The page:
The risks of staying on Magento 1 for eCommerce as it moves to end of life

For many brands operating in the eCommerce industry, it’s well-known that popular platform Magento 1 is coming to the end of its supported life. And, after June 30, there will be no more updates or security patches released. But what does that mean for the 6,000 UK website owners still running Magento 1?

Businesses still have time

The first thing to point out here is that there’s the opportunity to re-platform – whether that’s moving to Magento 2, or a completely new system like WooCommerce.

The best solution in the long-term for any eCommerce site is to move to a supported system. However, with the Covid-19 pandemic impacting organisations on a global scale, many businesses are prioritising cash towards survival, so the website migration project may have perhaps taken a backseat.

However, there are risks attached to staying on Magento 1 – the primary issue is the vulnerability of getting hacked, and the damage that comes with it. The type of hack that this article is referring to is centred around a targeted and non-targeted website attack, and not activities like phishing to capture log-in details, or denial of service attacks.

Let’s concentrate on the breaches that allow people to delete, edit and steal information from the website. In most cases, this will be a non-targeted attack where hackers have discovered a vulnerability in a particular CMS version, plugin or theme. In cases like this, automated bots are used to find websites that are weak, then they launch a cyber assault.

Understanding sophisticated hacking methods

It’s difficult to know when an attack has taken place. Sometimes it’s obvious – a hacker could have deleted the database and, hey presto! There’s no website. That’s an easy one to spot. In that scenario, a business would have to revert to a backup to get the site up and running again. Are there offsite backups in place? That’s the sort of thing enterprises must organise well before anything goes wrong.

More sophisticated methods can be harder to detect. In the case of eCommerce, someone might be trying to remain undetected to capture payment details. Therefore, it’s better to have regular security scans in place for a website to check it hasn’t been attacked because the sooner it’s detected, the better the disaster recovery scenario.

So, what happens when an enterprise gets hacked and knows about it? The solution is usually to upgrade the CMS and/or any vulnerable plugins. Magento does a good job of alerting users to these issues so that organisations can patch the running version for protection, before anything bad happens.

In an ideal world, a business would be notified – and it’d patch the site before the attack took place. However, many people usually get hacked beforehand, so it’s always important to keep CMS versions and plugins up to date. Usually, the older they are, the greater the chance that a weakness will be exposed.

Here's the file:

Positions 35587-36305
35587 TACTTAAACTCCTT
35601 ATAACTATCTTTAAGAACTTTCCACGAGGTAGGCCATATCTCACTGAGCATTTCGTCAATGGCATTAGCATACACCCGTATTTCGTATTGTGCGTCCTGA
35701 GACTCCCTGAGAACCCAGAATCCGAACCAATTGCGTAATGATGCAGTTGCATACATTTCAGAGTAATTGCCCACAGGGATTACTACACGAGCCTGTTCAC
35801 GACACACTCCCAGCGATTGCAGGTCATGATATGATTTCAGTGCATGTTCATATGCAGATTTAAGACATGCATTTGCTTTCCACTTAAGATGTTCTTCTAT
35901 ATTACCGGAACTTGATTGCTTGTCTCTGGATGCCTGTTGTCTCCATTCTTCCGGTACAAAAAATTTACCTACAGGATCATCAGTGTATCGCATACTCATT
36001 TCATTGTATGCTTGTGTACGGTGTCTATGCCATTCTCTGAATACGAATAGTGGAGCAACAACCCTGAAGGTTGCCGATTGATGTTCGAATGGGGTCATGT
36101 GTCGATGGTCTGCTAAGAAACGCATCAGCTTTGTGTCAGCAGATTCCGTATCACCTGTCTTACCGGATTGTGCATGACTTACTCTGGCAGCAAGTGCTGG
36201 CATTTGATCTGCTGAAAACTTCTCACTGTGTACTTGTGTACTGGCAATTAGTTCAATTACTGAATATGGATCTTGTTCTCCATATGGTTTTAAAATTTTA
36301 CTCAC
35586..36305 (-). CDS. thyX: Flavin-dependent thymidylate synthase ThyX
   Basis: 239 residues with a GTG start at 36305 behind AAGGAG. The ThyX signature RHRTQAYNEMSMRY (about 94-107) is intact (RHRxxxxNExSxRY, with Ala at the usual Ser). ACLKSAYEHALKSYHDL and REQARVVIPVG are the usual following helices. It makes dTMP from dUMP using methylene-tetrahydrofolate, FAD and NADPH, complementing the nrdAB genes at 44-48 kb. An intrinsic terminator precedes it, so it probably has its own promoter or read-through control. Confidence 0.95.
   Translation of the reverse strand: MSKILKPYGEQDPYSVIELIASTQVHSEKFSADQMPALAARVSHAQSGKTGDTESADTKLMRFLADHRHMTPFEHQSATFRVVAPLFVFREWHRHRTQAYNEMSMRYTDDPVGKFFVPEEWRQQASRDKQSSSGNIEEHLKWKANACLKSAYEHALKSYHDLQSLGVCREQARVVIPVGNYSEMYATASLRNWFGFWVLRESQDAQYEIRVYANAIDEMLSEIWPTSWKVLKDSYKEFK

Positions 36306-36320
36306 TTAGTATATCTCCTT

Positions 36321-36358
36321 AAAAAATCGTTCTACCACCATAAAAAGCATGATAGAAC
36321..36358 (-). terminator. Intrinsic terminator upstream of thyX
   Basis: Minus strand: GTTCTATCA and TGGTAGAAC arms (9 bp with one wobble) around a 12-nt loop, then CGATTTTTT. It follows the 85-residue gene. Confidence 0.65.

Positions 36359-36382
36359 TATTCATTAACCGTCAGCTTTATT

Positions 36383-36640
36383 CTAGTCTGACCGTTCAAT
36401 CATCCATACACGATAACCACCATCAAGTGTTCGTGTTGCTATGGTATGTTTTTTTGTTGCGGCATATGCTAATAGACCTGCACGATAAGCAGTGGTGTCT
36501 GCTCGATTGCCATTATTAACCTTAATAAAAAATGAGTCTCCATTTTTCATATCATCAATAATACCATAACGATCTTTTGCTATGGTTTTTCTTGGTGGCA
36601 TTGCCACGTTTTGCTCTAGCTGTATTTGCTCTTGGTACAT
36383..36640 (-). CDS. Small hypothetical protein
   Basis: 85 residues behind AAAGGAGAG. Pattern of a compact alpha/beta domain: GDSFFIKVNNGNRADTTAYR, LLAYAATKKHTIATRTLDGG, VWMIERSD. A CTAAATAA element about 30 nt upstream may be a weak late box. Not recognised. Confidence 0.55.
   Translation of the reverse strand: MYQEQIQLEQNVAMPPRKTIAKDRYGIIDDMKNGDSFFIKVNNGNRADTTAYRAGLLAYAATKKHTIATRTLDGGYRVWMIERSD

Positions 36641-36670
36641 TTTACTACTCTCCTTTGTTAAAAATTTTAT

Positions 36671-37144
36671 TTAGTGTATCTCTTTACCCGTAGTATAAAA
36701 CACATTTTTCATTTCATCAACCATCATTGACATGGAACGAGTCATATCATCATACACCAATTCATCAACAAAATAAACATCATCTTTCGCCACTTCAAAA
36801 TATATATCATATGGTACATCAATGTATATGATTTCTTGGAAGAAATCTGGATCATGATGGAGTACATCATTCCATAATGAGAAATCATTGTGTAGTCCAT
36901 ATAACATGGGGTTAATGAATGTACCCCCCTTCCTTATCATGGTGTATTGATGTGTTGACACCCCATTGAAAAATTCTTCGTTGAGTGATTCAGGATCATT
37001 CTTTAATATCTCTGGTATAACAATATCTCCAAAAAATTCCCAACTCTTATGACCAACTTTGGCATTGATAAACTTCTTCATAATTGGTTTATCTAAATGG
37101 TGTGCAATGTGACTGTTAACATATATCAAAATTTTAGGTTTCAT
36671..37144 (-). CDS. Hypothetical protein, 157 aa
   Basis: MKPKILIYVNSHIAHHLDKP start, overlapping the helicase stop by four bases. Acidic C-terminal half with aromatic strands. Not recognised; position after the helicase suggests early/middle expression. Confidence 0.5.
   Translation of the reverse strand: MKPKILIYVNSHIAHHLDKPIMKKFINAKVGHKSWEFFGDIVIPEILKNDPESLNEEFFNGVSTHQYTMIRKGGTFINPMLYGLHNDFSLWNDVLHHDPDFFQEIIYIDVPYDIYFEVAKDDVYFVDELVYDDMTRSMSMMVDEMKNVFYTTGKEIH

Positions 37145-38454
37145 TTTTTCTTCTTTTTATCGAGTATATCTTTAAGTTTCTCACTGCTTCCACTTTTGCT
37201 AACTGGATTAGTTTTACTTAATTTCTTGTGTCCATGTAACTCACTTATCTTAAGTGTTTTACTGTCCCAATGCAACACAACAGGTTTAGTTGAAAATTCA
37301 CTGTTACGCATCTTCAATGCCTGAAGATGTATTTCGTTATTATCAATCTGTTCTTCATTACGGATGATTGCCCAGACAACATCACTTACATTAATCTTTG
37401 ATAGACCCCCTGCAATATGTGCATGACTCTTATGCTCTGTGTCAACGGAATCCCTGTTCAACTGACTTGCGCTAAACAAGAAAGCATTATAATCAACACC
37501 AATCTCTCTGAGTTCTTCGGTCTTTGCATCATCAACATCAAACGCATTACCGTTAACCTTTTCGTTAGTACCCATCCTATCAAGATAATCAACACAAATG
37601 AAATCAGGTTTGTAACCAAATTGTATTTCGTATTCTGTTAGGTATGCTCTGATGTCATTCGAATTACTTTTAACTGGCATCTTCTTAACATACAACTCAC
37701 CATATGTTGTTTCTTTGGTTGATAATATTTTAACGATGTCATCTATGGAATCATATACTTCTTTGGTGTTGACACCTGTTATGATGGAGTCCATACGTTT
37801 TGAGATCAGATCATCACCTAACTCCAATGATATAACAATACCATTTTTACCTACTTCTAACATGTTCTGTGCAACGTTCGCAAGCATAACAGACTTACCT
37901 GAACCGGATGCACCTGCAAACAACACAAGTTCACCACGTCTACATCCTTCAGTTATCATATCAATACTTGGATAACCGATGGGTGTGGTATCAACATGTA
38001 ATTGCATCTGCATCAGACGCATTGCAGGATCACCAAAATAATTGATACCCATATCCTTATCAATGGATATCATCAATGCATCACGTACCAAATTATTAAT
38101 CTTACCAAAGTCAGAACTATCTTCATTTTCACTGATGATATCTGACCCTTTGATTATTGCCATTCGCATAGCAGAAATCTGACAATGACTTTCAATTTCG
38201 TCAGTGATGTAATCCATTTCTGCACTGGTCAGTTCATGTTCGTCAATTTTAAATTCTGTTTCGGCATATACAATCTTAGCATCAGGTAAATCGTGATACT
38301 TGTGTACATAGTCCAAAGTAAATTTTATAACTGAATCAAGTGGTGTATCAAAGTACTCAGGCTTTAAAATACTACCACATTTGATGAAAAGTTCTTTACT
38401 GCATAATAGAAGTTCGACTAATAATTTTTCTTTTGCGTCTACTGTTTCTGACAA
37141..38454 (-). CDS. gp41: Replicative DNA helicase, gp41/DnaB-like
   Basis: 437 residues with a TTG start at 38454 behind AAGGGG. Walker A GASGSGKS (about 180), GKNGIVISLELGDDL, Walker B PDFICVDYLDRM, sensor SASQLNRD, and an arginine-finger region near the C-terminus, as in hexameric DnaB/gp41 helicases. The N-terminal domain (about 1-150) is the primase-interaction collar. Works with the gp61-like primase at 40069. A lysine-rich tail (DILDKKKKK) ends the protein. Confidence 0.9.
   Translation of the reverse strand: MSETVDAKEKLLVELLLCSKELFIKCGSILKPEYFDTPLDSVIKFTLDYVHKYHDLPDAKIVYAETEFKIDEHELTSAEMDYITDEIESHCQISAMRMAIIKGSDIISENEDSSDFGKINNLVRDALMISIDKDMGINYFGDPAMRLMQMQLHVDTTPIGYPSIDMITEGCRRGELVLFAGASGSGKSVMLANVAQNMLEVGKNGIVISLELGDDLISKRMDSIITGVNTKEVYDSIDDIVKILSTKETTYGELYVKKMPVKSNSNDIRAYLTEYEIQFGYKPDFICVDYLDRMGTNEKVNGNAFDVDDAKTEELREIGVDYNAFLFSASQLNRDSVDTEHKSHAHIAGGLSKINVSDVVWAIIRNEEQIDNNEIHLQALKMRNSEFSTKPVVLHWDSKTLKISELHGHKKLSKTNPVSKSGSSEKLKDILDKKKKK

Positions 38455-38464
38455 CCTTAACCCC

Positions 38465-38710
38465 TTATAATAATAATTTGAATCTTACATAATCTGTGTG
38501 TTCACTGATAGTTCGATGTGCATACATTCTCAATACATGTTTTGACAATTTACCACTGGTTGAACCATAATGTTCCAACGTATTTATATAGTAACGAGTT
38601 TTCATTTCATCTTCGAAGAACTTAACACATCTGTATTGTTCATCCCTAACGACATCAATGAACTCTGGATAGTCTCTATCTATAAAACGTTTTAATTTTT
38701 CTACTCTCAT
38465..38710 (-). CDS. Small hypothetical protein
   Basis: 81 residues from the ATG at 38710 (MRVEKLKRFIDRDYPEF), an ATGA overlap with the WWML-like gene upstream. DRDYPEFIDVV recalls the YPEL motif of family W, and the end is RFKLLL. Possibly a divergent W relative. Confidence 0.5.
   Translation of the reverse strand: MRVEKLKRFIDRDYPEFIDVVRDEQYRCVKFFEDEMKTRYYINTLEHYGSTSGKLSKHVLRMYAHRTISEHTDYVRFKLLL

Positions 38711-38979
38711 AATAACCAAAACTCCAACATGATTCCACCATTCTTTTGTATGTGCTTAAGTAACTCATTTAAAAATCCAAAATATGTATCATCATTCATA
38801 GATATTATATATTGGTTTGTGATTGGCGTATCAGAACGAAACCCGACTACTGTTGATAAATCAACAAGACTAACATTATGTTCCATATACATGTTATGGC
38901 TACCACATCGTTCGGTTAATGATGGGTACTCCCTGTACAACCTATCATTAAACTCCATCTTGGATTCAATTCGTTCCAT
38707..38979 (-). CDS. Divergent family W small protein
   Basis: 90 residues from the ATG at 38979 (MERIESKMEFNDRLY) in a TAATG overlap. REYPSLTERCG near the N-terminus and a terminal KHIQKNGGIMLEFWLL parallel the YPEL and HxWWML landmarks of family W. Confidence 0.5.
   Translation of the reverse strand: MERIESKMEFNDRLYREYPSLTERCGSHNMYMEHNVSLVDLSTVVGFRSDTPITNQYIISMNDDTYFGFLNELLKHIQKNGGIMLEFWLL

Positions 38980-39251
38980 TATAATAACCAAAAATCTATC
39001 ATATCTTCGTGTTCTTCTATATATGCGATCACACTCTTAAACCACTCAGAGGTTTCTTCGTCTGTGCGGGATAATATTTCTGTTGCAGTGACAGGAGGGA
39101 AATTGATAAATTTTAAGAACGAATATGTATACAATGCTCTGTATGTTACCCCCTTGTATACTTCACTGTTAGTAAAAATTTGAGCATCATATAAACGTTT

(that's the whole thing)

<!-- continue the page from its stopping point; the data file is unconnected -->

Dealing with the aftermath

If a company is unfortunate to suffer a hack – and someone has gained access to the website – data could have been stolen and the firm is legally obliged to notify both the Information Commissioner’s Officer (ICO) and any customers that may have been affected.

Many consumers will have likely received an email like this, for example, Virgin Media recently wrote to millions of people to let them know there was a data incident. And for any brand and their marketing, this sort of scenario is damaging for reputation and could end up in a fine from the ICO.

More than likely Magento 1 website owners could find themselves a bit stuck post-June if they get hacked because there’s no patch coming out. So, the only option is to upgrade – assuming the business is not running the latest version – which is a short-term fix that only buys a small amount of time. Additionally, for those already on the latest version of Magento 1, they’re in a bad spot with the only options here being a) find and fix the vulnerability – which is unlikely to be viable – or b) re-platform in a hurry.

The latter is the more likely course of action and the site will remain prone to repeat hacks unless an enterprise takes it down, therefore, neither scenario is good. In addition, there’s lost revenue while the site is out of action and a likely fine to face if a repeated data breach occurs.

Of course, there is the possibility that firms can continue via Magento 1, trouble-free. But unfortunately, that comes without guarantee. In fact, it’s likely that it’s just a matter of time that something bad might happen to the site.

PCI compliance issues

If a company typically processes payments using a third party like Sage, Worldpay or Stripe, card details are not saved onto the website – they’re handled on these sites and encrypted. But there are types of malware that allow hackers to record keystrokes. In other words, they capture the details as they’re typed in. That means, there can’t be the hope of simply relying on the third-party payment gateway for 100% protection.

One of the main stipulations of PCI compliance states that a brand must ‘develop and maintain secure systems and applications by installing applicable vendor-supplied security patches.’ If it doesn’t have the expertise to apply security patches beyond June, it’s hard to see how a website could remain PCI-compliant.

Remaining on Magento 1 is without doubt a dangerous prospect for firms that continue to run it post-June. Unsurprisingly, enterprises – and marketing agencies whose clients use this platform – should ideally be advising their customers that it’s a risk not worth taking, especially when businesses have fought for many months to survive during the current climate and beyond.

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